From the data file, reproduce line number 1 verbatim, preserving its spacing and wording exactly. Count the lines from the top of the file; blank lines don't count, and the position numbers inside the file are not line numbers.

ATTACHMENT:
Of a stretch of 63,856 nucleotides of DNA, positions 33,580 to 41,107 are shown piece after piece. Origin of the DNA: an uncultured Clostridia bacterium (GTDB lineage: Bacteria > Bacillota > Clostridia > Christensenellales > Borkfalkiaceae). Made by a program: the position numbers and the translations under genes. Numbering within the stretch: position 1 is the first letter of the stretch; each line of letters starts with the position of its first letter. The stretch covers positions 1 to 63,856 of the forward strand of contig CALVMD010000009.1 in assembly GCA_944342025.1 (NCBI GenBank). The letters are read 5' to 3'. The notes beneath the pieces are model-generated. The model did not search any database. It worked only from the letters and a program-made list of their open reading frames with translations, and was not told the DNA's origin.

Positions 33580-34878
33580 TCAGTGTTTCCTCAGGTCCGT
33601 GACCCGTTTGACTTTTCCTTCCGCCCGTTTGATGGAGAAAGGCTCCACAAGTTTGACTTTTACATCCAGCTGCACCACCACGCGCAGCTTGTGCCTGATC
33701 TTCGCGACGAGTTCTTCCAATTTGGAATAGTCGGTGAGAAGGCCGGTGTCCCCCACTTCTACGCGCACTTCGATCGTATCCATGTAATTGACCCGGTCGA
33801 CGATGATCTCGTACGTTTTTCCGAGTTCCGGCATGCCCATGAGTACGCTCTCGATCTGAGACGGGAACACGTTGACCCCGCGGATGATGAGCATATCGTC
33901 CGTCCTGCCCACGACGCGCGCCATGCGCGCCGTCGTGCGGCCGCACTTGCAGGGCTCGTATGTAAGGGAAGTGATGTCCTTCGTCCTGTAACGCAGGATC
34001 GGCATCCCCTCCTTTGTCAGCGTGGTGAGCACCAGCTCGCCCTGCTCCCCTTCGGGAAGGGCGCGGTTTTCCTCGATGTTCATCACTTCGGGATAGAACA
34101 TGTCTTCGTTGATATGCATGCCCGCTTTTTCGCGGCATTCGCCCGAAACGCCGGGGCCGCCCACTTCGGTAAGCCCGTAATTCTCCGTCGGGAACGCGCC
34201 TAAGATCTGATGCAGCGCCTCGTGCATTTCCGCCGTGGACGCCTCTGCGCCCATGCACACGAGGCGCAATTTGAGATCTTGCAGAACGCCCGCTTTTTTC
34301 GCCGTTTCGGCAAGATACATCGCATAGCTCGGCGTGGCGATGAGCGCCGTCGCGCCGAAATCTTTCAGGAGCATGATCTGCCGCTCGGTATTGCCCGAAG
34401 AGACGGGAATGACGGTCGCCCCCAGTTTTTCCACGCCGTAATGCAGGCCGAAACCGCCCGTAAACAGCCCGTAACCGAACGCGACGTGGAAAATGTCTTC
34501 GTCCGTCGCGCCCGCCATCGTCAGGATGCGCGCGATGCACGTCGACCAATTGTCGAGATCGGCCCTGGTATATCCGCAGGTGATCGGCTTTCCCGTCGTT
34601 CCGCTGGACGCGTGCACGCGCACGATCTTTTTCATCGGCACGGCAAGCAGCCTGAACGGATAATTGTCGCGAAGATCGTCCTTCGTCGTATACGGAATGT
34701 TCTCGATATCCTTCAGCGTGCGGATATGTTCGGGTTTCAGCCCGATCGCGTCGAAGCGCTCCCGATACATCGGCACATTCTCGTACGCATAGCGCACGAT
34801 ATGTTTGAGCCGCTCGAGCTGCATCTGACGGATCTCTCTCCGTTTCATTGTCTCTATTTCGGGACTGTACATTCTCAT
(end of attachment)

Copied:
Of a stretch of 63,856 nucleotides of DNA, positions 33,580 to 41,107 are shown piece after piece. Origin of the DNA: an uncultured Clostridia bacterium (GTDB lineage: Bacteria > Bacillota > Clostridia > Christensenellales > Borkfalkiaceae). Made by a program: the position numbers and the translations under genes. Numbering within the stretch: position 1 is the first letter of the stretch; each line of letters starts with the position of its first letter. The stretch covers positions 1 to 63,856 of the forward strand of contig CALVMD010000009.1 in assembly GCA_944342025.1 (NCBI GenBank). The letters are read 5' to 3'. The notes beneath the pieces are model-generated. The model did not search any database. It worked only from the letters and a program-made list of their open reading frames with translations, and was not told the DNA's origin.